Canadian Painting in the Thirties

The 1975 exhibition: Media Index

Show Traces Art, After Group of 7
Sault Ste. Marie Star
25 Jan 1975


An announcement of the upcoming exhibition Canadian Painting in the Thirties to be held at the National Gallery of Canada from 31 January to 2 March 1975. Prime Minister Pierre Trudeau will open the show. The exhibition will travel to the Vancouver Art Gallery, Art Gallery of Ontario, Toronto, Glenbow-Alberta Institute, Calgary, Edmonton Art Gallery, Saskatoon Gallery and Conservatory Corporation (Mendel Art Gallery), and Musée d?art contemporain de Montréal. Curated by Charles Hill, the exhibition is accompanied by a catalogue, and traces the influence of The Group of Seven, with Lawren Harris, A. Y. Jackson and Arthur Lismer, as well as Toronto?s Art Students? League and Canadian Group of Painters. It examines the work of Yvonne Housser, Jock Macdonald, Emily Carr, David Milne, Charles Comfort, Carl Schaefer, Paraskeva Clark, Bertram Brooker, Pegi Nicol MacLeod, LeMoine FitzGerald, Jack Humphrey and Miller Brittain. Montreal painters included are Edwin Holgate, Prudence Heward, Sarah Robertson, Lilias Newton, John Lyman, Goodridge Roberts, Louis Muhlstock, Paul-Émile Borduas, Alexandre Bercovitch, Eric Goldberg, Philip Surrey, Fritz Brandtner and Marian Scott, and groups such as the Contemporary Arts Society, School of Paris and the Automatists. The article is illustrated with a black and white reproduction of Lyman?s The Card Game, from the invitation to the exhibition opening.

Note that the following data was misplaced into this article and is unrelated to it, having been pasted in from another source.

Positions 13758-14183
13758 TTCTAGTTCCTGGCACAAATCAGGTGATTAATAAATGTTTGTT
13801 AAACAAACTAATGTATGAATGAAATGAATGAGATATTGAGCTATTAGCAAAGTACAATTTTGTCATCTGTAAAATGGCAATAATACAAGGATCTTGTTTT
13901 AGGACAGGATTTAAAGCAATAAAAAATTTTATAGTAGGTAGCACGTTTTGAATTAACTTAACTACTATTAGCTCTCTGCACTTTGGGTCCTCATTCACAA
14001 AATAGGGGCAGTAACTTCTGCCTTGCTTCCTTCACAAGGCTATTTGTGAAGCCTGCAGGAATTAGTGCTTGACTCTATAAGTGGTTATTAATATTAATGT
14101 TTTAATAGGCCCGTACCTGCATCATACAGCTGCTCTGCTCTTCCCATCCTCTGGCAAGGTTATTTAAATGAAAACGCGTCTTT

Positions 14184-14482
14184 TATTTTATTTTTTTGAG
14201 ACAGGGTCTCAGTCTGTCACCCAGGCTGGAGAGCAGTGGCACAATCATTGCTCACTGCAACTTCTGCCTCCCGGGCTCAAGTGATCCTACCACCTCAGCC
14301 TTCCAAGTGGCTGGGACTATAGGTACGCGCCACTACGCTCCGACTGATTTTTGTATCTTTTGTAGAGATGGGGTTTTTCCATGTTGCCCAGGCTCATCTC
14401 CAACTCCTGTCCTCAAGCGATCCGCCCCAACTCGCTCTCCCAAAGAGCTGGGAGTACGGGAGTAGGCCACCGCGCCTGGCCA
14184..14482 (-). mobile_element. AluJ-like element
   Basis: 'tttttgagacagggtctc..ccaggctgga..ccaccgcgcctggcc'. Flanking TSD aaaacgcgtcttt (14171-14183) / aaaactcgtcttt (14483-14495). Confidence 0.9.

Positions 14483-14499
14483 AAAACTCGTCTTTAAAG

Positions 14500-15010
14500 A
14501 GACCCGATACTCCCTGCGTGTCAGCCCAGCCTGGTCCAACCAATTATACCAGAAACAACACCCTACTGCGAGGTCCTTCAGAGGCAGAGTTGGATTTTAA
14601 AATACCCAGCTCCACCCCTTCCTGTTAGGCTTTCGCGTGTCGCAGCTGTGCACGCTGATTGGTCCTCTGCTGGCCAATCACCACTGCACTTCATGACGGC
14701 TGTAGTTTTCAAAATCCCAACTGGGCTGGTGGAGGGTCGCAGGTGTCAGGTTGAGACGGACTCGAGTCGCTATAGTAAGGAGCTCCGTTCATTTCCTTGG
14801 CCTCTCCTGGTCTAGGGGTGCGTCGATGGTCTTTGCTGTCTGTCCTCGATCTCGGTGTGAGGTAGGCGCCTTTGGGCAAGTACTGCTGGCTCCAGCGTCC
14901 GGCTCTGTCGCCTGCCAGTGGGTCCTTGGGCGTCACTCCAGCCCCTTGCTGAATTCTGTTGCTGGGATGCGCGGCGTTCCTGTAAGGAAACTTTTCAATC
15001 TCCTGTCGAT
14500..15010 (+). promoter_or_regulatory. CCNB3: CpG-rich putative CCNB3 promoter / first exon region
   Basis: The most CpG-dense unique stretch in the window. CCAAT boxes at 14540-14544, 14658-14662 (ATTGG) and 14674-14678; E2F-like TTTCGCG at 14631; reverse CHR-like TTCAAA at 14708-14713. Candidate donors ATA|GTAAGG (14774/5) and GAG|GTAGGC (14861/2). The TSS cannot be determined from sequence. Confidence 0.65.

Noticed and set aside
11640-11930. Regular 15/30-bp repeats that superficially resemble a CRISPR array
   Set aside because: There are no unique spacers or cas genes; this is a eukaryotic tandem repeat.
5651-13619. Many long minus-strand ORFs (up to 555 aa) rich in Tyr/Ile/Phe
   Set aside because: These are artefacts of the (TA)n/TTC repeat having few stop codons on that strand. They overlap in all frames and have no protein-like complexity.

Photographs

Images of the exhibition's installation, the opening ceremony and official visits.

Media Coverage

Almost 200 newspaper and magazine articles in English, French and other languages: reviews, details of the Canadian tour, lectures, films and special events.

Interview

Audio clip of curator Charles Hill interviewed by CBC's Carol Bishop. Includes Pierre Trudeau's opening speech.

NFB Film

Derek May's 1977 documentary Pictures From the 1930s looks at the exhibition in the context of the Depression, with newsreel footage of the day.